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1952 L120 International Truck

pwise

Registered
Recently bought a pretty good 1952 international l120, about 60,000 miles, no rust. Trying to figure out placement of spare on bed side. Is a bracket needed? All 4 wheels and spare are original, 6 bolt pattern. Does that spare just mount on bed side, no bracket, or does it require that bracket I've seen in some of these great restoration photos. Also, saw a seller on eBay trying to get rid of a small bracket that mounts to dash near glove box that holds cable, other knobs for heater? Never seen that before. New to forum today!-Pete
 

Monsonmotors

Subscriber
Last Subscription Date
02/22/2020
Welcome!
I'm one of the IHC guys, here.
Pictures are so helpful...
The six-lug wheels are known as "big six" and are very impressive-looking.
However, brake parts availabilty is awful with replacement drums being non-existent. Aftermarket wheel availabilty is slim to none.
It's been my experience that similar-era IHC 1/2 ton hubs (5 lug) and drums slide right on the big six front spindles, if you wish to change to a common bolt pattern. Putting an updated rear axle with better road gears gets you 5 lug on the back.
The IHC L, R, S Series are all very similar mechanically and sheetmetal-wise.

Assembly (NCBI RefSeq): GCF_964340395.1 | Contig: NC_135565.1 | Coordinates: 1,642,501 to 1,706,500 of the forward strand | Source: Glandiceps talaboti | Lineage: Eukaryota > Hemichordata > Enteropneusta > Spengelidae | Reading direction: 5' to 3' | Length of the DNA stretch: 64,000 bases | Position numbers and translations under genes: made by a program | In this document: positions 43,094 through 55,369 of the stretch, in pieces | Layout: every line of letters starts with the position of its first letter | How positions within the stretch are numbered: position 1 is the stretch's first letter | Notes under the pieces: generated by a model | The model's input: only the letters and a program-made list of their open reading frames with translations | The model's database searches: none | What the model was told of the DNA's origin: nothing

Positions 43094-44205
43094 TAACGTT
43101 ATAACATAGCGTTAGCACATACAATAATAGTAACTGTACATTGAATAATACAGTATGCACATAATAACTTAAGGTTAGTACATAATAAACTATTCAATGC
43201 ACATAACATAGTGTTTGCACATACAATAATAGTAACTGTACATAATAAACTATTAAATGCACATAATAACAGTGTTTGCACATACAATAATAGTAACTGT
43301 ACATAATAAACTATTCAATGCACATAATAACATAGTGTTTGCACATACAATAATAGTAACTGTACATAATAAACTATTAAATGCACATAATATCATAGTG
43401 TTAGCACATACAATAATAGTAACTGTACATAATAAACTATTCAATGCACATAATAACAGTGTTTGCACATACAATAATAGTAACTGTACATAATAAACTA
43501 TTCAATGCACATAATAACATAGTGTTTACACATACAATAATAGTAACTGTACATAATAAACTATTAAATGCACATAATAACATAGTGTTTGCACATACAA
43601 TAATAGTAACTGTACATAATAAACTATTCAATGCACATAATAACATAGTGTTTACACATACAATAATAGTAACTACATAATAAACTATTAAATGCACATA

That's about 1949-1956.
All the IHC spare tires I've seen are held on by a bracket that is bolted, riveted or welded to the outside of the bed.
Having said all that I like the look of "big six". I can tell you that very few trucks with that bolt pattern were sold where I live, so they are rare in Central CA. I hardly ever see "big six".
Best of luck.
 

pwise

Registered
Great information, many thanks. These are great trucks, but a bit of a challenge for parts. When it first arrived in my neighborhood, I made many friends of older guys like myself with fond tales of an old international on the farm or parked in driveway. There's something meaningful in being able to hear those stories.
 

Monsonmotors

Subscriber
Last Subscription Date
02/22/2020
Again, please post pictures.
My opinion: if it's a nice, original truck get it running and safe to drive and then enjoy on slow moving streets, only. Conserve it as a piece of history.
If it's not so nice or original, update as needed to make it driveable in today's world.
I do frame swaps. I'm not bashful, at all.
I have old trucks 100% stock and then some with newer frames underneath. I never chop up anything complete or nice. That's a tragedy.
Best of luck!
 
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